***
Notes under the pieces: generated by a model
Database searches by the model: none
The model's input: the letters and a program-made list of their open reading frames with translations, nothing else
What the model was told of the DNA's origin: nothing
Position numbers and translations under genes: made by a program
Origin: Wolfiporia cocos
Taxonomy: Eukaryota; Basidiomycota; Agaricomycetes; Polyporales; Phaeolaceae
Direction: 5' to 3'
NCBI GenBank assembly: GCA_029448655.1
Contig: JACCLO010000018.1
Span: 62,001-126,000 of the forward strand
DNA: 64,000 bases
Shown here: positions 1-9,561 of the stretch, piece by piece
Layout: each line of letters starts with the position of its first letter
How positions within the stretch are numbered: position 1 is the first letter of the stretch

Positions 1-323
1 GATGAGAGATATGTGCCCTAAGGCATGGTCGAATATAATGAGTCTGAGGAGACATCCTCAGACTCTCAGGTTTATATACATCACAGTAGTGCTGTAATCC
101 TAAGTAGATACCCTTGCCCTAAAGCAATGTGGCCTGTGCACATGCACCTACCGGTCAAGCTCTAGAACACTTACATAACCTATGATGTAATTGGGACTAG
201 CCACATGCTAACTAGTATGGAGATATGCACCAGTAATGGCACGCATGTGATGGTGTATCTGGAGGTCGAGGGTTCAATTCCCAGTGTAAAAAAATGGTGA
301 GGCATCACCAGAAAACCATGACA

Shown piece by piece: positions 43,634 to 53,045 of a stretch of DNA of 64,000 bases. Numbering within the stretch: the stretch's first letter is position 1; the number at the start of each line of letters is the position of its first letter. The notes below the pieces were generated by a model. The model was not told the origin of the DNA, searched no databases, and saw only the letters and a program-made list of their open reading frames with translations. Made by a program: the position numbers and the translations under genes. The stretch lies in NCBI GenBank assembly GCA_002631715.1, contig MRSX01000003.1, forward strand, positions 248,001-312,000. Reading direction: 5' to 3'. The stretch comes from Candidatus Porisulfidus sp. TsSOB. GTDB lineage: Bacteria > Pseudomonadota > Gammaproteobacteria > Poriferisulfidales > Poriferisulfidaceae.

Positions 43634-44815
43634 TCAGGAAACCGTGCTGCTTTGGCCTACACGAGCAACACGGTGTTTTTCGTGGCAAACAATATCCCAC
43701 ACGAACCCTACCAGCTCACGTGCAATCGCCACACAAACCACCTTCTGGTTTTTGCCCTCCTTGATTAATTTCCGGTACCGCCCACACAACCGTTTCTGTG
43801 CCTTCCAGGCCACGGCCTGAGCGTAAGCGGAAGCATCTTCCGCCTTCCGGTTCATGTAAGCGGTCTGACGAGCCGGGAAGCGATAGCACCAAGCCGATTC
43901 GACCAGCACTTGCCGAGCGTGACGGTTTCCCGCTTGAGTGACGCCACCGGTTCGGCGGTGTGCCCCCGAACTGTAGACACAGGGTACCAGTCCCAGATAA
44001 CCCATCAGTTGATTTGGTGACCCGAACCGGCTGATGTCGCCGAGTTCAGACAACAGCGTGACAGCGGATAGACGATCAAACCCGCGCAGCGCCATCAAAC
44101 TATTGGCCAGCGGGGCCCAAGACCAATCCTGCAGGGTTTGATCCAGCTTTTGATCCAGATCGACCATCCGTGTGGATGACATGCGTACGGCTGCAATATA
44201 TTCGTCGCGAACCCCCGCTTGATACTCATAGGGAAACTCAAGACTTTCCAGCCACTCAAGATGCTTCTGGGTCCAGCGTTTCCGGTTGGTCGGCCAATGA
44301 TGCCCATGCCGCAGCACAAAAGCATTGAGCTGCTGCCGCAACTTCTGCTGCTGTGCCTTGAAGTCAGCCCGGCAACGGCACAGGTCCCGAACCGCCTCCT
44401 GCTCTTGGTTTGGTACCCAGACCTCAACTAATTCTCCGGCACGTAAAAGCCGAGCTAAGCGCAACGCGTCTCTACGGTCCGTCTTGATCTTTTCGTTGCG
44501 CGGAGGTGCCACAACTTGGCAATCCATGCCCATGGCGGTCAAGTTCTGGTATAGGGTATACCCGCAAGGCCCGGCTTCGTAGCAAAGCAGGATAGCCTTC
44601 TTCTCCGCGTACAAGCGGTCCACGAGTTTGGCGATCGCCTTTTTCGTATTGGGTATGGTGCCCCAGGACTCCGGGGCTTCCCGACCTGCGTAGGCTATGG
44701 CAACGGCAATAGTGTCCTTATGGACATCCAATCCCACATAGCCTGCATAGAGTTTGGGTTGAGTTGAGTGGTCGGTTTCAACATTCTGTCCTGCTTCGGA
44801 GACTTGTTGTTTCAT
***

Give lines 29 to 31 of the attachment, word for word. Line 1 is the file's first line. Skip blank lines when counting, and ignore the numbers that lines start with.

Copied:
44201 TTCGTCGCGAACCCCCGCTTGATACTCATAGGGAAACTCAAGACTTTCCAGCCACTCAAGATGCTTCTGGGTCCAGCGTTTCCGGTTGGTCGGCCAATGA
44301 TGCCCATGCCGCAGCACAAAAGCATTGAGCTGCTGCCGCAACTTCTGCTGCTGTGCCTTGAAGTCAGCCCGGCAACGGCACAGGTCCCGAACCGCCTCCT
44401 GCTCTTGGTTTGGTACCCAGACCTCAACTAATTCTCCGGCACGTAAAAGCCGAGCTAAGCGCAACGCGTCTCTACGGTCCGTCTTGATCTTTTCGTTGCG